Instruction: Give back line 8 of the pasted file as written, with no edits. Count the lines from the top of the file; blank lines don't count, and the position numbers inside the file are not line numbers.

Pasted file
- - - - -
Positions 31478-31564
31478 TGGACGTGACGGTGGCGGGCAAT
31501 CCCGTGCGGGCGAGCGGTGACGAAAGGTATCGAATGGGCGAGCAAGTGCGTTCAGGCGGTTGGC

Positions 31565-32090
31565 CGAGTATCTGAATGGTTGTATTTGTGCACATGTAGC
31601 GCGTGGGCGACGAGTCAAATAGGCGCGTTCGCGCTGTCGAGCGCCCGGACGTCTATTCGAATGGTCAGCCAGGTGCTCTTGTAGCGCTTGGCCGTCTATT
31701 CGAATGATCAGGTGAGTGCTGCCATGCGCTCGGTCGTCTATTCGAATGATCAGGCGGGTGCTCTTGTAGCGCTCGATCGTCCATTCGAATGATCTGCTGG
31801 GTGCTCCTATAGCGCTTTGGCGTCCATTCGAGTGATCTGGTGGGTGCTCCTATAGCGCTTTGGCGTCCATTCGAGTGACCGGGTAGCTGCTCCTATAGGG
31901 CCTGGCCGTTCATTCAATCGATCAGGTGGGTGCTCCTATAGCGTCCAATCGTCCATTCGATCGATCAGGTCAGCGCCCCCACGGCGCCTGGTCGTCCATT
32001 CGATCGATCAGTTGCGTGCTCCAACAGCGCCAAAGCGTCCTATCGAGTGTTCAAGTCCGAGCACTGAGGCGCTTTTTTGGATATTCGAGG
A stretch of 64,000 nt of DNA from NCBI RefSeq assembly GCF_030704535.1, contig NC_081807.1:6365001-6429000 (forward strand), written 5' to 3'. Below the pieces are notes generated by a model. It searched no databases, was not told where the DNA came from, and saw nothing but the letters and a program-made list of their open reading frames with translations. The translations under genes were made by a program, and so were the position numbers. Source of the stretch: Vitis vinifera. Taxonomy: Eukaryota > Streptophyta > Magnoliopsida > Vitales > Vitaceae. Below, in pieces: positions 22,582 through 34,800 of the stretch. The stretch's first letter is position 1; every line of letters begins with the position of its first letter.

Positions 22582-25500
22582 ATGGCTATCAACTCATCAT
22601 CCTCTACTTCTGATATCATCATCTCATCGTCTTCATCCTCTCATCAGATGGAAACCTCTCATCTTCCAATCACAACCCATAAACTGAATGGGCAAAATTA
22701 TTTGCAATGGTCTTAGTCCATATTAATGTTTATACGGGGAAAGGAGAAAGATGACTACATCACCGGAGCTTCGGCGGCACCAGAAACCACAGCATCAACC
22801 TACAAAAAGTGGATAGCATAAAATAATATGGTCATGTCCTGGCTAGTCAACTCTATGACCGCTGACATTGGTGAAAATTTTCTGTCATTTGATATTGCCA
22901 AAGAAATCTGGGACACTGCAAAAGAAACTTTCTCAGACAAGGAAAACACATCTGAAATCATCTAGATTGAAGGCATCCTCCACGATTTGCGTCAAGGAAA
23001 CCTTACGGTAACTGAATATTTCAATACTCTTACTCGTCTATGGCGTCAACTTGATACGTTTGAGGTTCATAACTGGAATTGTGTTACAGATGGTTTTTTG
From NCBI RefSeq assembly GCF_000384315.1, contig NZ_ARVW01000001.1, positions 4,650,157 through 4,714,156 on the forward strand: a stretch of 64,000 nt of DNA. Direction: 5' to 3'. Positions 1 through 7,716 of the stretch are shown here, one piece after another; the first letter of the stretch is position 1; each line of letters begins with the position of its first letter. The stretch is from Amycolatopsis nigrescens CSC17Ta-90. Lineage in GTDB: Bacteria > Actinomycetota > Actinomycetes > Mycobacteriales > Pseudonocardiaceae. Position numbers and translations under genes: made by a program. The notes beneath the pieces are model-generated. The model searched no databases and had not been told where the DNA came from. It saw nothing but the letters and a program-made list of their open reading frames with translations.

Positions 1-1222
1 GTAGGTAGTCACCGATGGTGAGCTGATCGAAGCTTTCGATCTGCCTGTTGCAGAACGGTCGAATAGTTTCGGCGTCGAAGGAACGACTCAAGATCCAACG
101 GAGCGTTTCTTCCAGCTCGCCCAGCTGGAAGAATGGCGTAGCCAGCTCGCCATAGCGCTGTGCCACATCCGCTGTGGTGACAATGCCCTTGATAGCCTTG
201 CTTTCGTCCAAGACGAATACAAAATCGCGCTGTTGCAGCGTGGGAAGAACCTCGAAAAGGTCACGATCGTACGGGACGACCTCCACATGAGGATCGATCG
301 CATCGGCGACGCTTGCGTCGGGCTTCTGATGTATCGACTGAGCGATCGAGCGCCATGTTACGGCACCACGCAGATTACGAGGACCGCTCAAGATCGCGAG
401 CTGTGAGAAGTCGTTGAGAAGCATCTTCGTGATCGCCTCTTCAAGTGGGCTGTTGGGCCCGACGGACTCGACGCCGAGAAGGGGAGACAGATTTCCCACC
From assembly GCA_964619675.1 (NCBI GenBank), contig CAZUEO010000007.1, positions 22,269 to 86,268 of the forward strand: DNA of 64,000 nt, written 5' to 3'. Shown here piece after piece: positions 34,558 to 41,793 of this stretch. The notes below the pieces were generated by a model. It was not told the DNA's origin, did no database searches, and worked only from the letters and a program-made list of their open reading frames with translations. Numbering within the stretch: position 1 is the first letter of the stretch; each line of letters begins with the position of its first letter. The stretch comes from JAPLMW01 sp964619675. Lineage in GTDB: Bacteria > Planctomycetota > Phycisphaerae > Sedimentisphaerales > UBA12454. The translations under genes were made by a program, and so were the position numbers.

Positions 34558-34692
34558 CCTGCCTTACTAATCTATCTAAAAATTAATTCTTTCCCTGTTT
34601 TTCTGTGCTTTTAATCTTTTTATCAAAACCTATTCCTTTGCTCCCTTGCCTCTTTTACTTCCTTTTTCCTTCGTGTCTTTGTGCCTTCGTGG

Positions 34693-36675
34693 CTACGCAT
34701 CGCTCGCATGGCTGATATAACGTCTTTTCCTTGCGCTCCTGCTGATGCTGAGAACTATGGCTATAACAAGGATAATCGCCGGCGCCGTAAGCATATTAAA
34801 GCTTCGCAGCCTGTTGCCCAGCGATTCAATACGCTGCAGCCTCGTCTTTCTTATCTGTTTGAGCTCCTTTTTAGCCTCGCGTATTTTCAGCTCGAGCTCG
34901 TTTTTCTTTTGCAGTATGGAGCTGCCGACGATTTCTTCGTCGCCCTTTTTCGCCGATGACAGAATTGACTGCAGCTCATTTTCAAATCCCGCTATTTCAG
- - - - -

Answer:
31801 GTGCTCCTATAGCGCTTTGGCGTCCATTCGAGTGATCTGGTGGGTGCTCCTATAGCGCTTTGGCGTCCATTCGAGTGACCGGGTAGCTGCTCCTATAGGG